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Upon the Hessian’s assessment, the patient’s vitals are normal, but showing minimal signs of discomfort. Patient is restless; shifting positions intermittently. Inspection of the trapezium and scapular muscles showed diffusion tenderness to palpation, but no rebound tenderness. She showed some tenderness around joints, but no obvious synopsis. Patient shows slight muscle weakness. No signs of swelling, deformities, or rather present. Vitals: BP 125/60, Pulse = 68 BPML, Respiratory Rate 16, Temperature = 98. F, pan = 5/10 personal History: Patient states she is a social smoker, does not drink alcohol or use any recreational drugs. Patient has no know allergies. Exercise is adequate and nutrition is good. Patient has previous diagnosis of irritable bowel syndrome (BIBS), depression, and post-traumatic stress disorder (PUTS). P T SD stemming from sexual abuse as a child. Surgical history includes a cesarean section in 2013. Current medications include Approach (MGM), Asana (MGM), and Topcoat (MGM). Social History: Patient lives with husband and their three young children.

She works outside the home as a second grade teacher at Broadband Elementary. She states that caring for her children is difficult sometimes due to the pain and weakness she has been experiencing. Family History: Mother is diabetic (Type II), suffers from high blood pressure and high cholesterol. Father is an alcoholic and suffers from manic depression as well as bi-polar disorder. Maternal grandmother has muscular degeneration. Paternal grandmother died suddenly as a result of an aneurysm subtractions hemorrhage.

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Discussion: Upon entry to the emergency department, the triage nurse took the patients vital signs and documented her chief complaints. The nurse gathered background information on the patient including medical, family, social history and current list of medications. Patient stated she has been dealing tit “widespread” pain for roughly seven months. Initially, the patient is suspected of drug seeking. This is a common occurrence in an emergency department, especially when no obvious signs of pain or illness are visible, by appearance, examination, ordered test, or lab work (Beck).

The patient complained about general pain throughout her body, with more intense pain radiating from the upper back, specifically pointing towards the trapezium muscle. Upon physical examination, patient appears alert and oriented. She does appears to be in some distress. Head, Eyes, Ears, Nose, and Throat (HEN) are all normal. The neck is movable without resistance, no abnormalities in the cervical or supercritical area. The thyroid feels slightly enlarged but otherwise normal. Lungs are clear to auscultation, with symmetrical air entry.

The heart is of regular rate and rhythm, with no murmurs, Arles, or gallops. Abdomen is soft, non-tender and does not appear distended. Bowel sounds are regular and found in all four quadrants. No signs of edema, cyanogens, or clubbing can be found on patient’s extremities. Pulses were strong and positive, bilaterally in both the upper and lower extremities. Her joints were assessed to rule out any signs of inflammation, UT showed no signs of inflammation. Patients joints did not feel warm or appear red or swollen.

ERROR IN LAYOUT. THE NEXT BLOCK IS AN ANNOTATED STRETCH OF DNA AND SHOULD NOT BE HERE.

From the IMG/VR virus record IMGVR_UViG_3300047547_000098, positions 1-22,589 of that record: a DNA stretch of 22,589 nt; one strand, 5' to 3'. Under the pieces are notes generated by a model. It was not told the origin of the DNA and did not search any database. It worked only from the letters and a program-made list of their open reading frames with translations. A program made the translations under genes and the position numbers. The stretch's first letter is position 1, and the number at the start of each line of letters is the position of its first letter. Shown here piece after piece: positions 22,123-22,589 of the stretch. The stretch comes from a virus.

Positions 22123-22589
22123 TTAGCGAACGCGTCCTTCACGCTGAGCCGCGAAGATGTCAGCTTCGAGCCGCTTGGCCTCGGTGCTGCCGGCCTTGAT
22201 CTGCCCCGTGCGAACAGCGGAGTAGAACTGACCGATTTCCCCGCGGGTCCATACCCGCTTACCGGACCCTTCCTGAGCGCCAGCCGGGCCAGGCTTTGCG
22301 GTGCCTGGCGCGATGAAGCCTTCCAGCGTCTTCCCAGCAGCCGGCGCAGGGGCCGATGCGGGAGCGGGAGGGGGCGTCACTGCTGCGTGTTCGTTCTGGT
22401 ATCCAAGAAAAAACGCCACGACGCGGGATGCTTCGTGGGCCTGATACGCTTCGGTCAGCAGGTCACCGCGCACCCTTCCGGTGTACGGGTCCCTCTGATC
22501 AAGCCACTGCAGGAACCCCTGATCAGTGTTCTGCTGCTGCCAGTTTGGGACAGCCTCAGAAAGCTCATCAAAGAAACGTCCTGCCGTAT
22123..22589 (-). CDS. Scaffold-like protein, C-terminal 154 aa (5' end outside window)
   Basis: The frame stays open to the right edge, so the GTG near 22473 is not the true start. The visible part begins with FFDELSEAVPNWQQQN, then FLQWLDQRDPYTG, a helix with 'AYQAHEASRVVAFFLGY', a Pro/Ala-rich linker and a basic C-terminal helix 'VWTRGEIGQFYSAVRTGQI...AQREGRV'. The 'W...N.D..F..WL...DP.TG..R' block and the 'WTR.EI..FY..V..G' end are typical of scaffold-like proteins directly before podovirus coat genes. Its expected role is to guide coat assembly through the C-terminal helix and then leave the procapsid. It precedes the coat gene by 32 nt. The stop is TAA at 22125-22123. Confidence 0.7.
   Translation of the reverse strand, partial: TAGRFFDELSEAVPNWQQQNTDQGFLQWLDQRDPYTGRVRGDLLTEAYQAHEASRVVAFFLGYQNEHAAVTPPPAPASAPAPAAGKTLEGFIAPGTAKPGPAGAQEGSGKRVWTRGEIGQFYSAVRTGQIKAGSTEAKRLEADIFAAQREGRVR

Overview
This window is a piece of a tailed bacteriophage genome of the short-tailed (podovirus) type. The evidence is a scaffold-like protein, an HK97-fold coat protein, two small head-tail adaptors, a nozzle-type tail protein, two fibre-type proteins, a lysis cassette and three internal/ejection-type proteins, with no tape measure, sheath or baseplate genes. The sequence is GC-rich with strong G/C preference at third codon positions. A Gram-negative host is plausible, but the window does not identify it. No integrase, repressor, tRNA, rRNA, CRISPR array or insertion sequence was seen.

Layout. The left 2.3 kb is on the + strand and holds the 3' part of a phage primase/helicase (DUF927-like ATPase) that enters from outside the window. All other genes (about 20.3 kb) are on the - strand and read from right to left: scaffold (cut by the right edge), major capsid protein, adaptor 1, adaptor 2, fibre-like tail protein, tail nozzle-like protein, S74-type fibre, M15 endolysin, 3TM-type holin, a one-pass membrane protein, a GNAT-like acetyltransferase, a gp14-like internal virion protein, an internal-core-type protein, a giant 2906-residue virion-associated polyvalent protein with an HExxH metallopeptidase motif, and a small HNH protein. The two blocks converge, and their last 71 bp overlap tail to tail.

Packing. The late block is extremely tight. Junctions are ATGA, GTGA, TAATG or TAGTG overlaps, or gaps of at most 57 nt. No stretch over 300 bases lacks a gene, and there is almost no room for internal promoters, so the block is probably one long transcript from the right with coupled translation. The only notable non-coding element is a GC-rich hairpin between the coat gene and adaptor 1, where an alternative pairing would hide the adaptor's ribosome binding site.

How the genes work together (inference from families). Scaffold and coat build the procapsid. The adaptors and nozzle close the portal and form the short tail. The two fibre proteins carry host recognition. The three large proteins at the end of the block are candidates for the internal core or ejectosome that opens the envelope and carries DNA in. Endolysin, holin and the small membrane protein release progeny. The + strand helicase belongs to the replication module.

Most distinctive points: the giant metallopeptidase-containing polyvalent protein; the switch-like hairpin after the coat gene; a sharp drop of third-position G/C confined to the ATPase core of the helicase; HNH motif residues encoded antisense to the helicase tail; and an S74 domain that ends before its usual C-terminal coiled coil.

Patient had free range of motion in all joints with minimal pain. No deformities were noted. The physician then conducted a test designed specifically for diagnosing formability syndrome (FM), a chronic disorder characterized by widespread musculoskeletal pain, fatigue and localized tenderness (Martini, Nathan, Bartholomew). The exam consist of 18 specific “tender points” and a few control points. This assessment requires a physician to apply 4 keg of pressure to the predetermined areas. A positive est. will show sensitivity from the patient to a minimum of 11 tender points.

This test is the only specific testing related to diagnosing formability. The patient showed sensitivity to 16 of 1 8 tender points and didn’t respond to any of the control points during the exam (Monoclinic). Because the patient passed the sensitivity test, indicating the widespread pain could be caused by FM, the physician has requested blood be drawn and some labs completed. To diagnose FM, a physician must exclude every other possibility. Although the physician is strongly leaning towards FM being the diagnosis, hypothyroidism must be ruled out.

Hypothyroidism can also include pain throughout the body, fatigue, weakness, muscle and joint pain, constipation, and depression (Summon). The labs requested will do just that. The Lab results for patient’s Erythrocyte Sedimentation Rate (SEERS) was 14 mm/her, normal range is 1-20 mm/her. The SEERS is an indicator of inflammation in the body that measures red blood cells settling in a tube of blood over a period one hour. A Muscle Enzyme Test (KC & OLD), another way to look for inflammation, Were normal. Results for KC were 1 08 1_J/L and 64 LLC/L for OLD.